Stephen Marley

Stephen Marley feelin' it.

Bob Marley once said that, while he knew he’d only be remembered for his music, his children were his true gift to the world. Bob Marley, a poet and a prophet.

With the recent release of Stephen Marley’s great new album, Revelation Pt. 1: The Root of Life, it’s time to start taking a closer look at the Marley kids, and the talents of Stephen Marley in particular.

Since Ziggy Marley & the Melody Makers debuted in the mid-80s, and had a hit with Conscious Party in 1989, everyone has accepted and taken for granted that “Oh yea, Ziggy’s pretty good. Not quite his daddy but that’s ok cuz Bob was a legend.” And while most fans knew and appreciated Stephen’s presence and contribution to ZM&MM, the masses viewed the Marley kids as Ziggy and all the rest of ’em.

I don’t have the time or resources to research the 11 or so official children fathered by Bob Marley. With apologies to Ziggy, Bob’s beautiful-voiced daughters Sharon and Cedella, and his sons Rohan (who played football at University of Miami, has 5 children with Lauryn Hill, and runs the Marley Coffee business [seriously]), Julian (a few surprisingly decent albums to his name), Ky-Mani (a book and 6 [SIX!] albums to his credit), and even Damian ‘Jr. Gong’ Marley, he of the smash hit Welcome to Jamrock and recent collaboration with Nas, Distant Relatives… (did I miss anyone?)… I’d really like to shine the light on Stephen.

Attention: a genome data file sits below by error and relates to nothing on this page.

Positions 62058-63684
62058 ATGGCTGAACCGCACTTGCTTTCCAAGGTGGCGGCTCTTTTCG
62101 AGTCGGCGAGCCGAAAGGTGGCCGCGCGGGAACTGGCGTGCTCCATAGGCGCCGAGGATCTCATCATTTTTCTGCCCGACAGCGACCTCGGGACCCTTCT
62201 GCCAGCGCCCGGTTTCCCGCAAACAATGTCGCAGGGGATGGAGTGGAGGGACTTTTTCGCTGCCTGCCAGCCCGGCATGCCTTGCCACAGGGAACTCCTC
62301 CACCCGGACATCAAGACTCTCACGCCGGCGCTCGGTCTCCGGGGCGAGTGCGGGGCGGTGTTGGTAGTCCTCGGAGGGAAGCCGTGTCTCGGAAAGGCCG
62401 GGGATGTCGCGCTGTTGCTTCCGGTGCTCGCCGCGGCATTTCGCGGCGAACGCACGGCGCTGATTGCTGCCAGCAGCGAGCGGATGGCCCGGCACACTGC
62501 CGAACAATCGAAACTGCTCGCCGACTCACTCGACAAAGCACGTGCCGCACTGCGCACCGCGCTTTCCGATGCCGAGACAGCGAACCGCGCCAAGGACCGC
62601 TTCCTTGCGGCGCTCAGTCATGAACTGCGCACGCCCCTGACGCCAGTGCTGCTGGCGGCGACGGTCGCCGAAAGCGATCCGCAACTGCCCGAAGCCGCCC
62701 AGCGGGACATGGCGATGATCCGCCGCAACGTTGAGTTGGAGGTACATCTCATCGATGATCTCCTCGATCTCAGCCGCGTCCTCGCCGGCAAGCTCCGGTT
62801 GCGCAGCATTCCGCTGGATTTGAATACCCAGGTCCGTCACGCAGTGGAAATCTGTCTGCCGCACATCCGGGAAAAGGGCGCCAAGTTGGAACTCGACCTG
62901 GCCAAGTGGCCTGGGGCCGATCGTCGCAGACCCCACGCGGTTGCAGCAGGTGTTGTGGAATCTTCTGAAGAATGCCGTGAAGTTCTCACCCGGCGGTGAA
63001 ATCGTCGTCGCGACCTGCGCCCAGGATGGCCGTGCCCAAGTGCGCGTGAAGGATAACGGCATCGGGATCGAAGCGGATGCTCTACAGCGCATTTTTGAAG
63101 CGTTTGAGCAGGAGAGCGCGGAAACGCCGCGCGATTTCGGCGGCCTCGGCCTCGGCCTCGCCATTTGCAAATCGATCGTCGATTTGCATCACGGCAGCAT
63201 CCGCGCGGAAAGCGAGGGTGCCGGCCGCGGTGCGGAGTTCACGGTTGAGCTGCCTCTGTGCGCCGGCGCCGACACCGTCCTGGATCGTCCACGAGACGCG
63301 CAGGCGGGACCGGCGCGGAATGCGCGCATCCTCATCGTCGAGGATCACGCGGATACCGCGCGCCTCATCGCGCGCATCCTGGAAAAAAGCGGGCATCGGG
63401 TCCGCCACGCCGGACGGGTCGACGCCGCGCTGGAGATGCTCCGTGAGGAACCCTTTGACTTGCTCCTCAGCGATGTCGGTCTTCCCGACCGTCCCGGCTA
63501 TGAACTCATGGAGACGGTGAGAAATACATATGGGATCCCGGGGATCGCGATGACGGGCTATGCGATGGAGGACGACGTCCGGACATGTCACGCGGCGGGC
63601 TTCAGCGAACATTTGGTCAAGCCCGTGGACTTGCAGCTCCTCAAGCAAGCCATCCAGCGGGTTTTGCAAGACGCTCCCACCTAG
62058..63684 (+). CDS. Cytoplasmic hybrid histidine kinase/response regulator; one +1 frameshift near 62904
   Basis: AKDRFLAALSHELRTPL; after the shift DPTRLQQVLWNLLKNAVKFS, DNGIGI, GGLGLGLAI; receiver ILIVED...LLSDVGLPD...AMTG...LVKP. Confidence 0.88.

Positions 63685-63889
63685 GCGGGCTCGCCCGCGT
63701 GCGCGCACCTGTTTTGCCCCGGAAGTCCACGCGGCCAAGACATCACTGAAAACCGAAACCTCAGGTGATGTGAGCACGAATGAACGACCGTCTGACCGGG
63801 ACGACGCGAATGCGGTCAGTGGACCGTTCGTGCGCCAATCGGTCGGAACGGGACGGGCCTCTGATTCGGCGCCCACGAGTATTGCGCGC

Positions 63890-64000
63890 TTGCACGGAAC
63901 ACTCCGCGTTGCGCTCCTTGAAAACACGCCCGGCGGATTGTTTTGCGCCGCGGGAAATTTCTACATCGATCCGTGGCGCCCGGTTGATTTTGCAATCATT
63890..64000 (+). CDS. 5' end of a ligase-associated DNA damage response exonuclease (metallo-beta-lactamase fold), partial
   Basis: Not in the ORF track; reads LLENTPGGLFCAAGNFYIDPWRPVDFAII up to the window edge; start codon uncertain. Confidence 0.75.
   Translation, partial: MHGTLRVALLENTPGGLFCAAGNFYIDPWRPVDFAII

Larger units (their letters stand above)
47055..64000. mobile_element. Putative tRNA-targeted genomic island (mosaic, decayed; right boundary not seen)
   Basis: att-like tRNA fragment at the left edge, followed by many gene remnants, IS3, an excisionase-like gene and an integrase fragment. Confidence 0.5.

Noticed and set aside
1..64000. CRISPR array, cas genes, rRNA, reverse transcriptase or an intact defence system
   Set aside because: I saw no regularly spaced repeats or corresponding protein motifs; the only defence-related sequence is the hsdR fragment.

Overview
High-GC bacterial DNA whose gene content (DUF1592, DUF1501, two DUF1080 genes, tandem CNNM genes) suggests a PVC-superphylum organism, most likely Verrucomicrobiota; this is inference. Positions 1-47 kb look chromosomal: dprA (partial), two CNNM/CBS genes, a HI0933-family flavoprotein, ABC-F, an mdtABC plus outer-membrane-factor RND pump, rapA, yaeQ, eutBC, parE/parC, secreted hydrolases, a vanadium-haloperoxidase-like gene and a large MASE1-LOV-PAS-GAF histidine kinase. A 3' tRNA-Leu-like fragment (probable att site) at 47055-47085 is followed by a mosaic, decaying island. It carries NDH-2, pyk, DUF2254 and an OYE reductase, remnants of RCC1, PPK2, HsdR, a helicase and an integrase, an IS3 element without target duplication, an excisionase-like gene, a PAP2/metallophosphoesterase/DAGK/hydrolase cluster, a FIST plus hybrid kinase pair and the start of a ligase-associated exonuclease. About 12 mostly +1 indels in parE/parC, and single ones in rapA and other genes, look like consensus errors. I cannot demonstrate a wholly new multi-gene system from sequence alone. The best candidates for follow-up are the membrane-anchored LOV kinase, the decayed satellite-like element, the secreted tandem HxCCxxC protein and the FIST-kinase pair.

As much as most casual fans probably thought Ziggy “looked and sounded just like Bob Marley,” it was always Stephen whose voice really sounded eerily similar to Bob’s. Cherry-picking the Melody Makers CD’s and assembling all the tracks featuring Stephen on lead vocals would probably be a worthwhile endeavor.

It turns out that Stephen isn’t just a pretty voice and good musician. His production skills have blossomed over the last decade, as he was the maestro pushing the buttons behind the various high points of the Marley kids recent output (Damian’s Jamrock and Nas albums, Julian’s Grammy-nominated Awake, and both Stephen’s own solo albums). Add that to his contributions to some of the best tracks from Ziggy’s heyday (91-99, in my opinion), and you can see why I’m writing this article.
Continue reading →

“Getting” Bon Iver

The new Bon Iver record just doesn’t sound like anything else. Nowadays it seems that’s the last frontier: unique originality. There’s only so many notes. You’re not going to think of anything that Miles Davis or Leonard Bernstein didn’t already come up with. Everything else is Beatlesque or ripping off the Stones (who were rip-off artists).

So while it used to be good enough to just sound like something that was already considered great and successful, at some point being completely new and “indescribable” was the new benchmark. It wasn’t enough to combine genres, the best artists could defy them.